Rewiring Our Brains For Effectiveness And Well-being with Linda Graham, MFT

Linda Graham points out that it is possible to train our brains, our bodies, and our hearts to access our intuitive wisdom, not only to get through the tough times but to grow and become more conscious in the process. This training is supported by research scientists who have found that combining mindfulness and neuroscience, which includes neuroplasticity, can lead us to more resilience and well-being. She describes the five intelligences of the body and mind and tells us, “We’re able to actually regulate the responses of our automatic nervous system so that we’re not too revved up [with] too much anxiety or fear and we’re not too shut down.” She also talks about not bypassing negative emotions and advises that we practice self-compassion saying, “True compassion and any of the positive emotions that we practice actually shift the functioning of the brain out of the negativity bias of the brain, out of contraction, out of reactivity into more openness, into more receptivity, into possibilities of learning and optimism. Any time we practice compassion, kindness, gratitude, joy, awe, delight, we’re shifting the functioning of the brain. So it’s important to cultivate positive emotions, not just to feel better, but so that we can actually do better. The direct, immediate, cause and effect outcome of these positive emotion practices is resilience.” She goes on to point out that when we feel safe, held, loved, and valued by other people, we are supported in our ability to be resilient. She recommends exercise, sleep, nutrition, learning something new, and hanging out with healthy brains as activities that support our brains to be more active and engaged. And when we are feeling overwhelmed it’s helpful to remember that we can’t solve everything, that our task is to mend the little patch where we are. (hosted by Justine Willis Toms) 

Bio

Linda Graham, MFT is a licensed psychotherapist and meditation teacher in full-time practice in the San Francisco Bay area. She integrates her passion for neuroscience, mindfulness, and relational psychology through trainings, workshops, and conferences. She publishes a monthly e-newsletter entitled Healing and Awakening into Aliveness and Wholeness and weekly e-quotes on resources for recovering resilience, archived on her website.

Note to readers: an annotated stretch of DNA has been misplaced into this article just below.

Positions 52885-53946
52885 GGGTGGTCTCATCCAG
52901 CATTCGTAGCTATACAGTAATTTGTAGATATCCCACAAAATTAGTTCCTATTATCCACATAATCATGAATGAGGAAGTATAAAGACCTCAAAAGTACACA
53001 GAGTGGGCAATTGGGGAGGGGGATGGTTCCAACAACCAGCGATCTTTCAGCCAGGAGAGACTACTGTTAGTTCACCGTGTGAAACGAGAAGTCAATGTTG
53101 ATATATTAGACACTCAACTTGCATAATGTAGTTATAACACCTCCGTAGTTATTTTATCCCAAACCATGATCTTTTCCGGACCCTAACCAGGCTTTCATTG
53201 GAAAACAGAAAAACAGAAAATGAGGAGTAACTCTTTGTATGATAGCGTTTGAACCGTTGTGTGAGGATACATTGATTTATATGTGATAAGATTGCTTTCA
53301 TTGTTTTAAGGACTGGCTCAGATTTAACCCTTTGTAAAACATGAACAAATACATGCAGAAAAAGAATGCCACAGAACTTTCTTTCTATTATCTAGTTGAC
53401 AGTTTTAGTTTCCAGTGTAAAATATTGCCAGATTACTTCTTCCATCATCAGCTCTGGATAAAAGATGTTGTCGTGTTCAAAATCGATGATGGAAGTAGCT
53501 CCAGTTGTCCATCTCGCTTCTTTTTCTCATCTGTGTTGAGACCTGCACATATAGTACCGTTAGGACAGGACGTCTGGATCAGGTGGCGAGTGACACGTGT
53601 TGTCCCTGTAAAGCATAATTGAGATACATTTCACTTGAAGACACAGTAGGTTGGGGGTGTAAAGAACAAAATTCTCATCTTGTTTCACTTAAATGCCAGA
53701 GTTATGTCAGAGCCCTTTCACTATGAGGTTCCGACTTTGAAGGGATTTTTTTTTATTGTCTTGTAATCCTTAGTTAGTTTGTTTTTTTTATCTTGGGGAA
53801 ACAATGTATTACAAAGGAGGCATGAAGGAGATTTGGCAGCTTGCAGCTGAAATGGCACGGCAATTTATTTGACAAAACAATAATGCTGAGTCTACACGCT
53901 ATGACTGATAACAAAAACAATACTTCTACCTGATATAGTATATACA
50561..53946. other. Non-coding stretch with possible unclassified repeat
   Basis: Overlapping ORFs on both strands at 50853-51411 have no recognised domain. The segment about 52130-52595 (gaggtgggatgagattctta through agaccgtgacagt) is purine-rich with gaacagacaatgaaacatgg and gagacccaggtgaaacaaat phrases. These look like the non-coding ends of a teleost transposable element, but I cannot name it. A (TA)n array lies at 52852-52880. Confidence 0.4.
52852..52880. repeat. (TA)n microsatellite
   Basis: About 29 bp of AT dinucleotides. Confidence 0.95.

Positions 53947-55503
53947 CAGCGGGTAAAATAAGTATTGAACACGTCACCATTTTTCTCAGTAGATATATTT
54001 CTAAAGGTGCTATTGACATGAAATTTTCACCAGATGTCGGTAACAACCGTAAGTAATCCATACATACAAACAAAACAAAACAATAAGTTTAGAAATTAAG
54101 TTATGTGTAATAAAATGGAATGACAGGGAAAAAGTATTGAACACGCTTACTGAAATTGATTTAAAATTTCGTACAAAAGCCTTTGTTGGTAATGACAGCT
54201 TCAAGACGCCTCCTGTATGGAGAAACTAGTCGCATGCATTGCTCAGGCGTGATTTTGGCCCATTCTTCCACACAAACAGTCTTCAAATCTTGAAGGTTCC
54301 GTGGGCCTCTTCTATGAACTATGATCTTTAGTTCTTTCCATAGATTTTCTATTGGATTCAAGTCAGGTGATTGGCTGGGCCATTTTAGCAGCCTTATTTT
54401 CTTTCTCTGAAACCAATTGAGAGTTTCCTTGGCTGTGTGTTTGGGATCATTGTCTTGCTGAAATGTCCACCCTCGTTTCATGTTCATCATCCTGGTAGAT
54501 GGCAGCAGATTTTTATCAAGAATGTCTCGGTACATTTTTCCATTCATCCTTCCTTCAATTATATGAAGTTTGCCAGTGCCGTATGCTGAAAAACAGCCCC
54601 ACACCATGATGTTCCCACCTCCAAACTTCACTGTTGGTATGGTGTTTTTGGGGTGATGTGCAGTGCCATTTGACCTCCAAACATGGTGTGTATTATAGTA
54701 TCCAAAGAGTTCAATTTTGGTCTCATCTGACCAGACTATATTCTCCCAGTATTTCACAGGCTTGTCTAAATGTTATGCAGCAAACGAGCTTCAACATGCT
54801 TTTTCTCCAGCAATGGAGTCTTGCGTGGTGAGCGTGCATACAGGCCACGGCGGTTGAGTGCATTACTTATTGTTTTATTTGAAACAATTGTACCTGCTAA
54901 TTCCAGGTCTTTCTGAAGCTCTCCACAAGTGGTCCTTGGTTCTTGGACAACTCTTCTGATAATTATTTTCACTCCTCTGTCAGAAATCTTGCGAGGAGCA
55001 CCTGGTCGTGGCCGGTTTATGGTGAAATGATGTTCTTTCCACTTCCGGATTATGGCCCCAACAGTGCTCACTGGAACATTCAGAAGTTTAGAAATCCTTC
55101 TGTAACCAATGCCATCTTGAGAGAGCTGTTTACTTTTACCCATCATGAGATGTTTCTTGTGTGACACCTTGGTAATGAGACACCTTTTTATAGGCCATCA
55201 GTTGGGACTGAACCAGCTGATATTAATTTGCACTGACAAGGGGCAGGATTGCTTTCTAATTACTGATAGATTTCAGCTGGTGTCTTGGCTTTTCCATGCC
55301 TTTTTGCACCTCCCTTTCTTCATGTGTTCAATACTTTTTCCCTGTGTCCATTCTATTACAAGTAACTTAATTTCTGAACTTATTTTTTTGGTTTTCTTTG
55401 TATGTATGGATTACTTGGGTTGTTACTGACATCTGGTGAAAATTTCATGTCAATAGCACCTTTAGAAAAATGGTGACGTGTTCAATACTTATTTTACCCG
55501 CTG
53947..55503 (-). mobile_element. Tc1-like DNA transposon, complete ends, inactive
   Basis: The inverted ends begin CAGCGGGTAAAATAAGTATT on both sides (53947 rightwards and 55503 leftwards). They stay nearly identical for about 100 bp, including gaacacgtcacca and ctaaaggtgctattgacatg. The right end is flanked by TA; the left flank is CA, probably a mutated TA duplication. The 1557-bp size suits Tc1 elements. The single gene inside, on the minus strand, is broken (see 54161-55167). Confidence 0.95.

Linda Graham is the author of:

To learn more about the work of Linda Graham go to www.LindaGraham-MFT.net. 

Topics Explored in This Dialogue

  • What is response flexibility
  • How does the prefrontal cortex of the brain become the CEO of resilience
  • What are the five intelligences of the body and mind
  • Why shame can derail our resilience in a big way and an exercise to alleviate shame
  • Why small practices done often are most effective
  • Why it is important to not bypass negative emotions
  • What we can do when we get frustrated by technology
  • Why putting your hand on your heart resets your nervous system
  • How negative emotions narrow our focus and options and positive ones broaden our perspective
  • Why having a sense of safety opens up our neuroplasticity
  • How men are culturally trained to not show how they feel but can train themselves for better neuroplasticity
  • What are some ways to promote healthy relationships and ways to prune them when they become toxic
  • What is the “Just Like Me” exercise to repair relationships
  • Why doing a gratitude practice before getting out of bed helps us to enter the day in a state of calm

Host: Justine Willis Toms               Interview Date: 11/16/2018              Program Number: 3662

Comments are closed.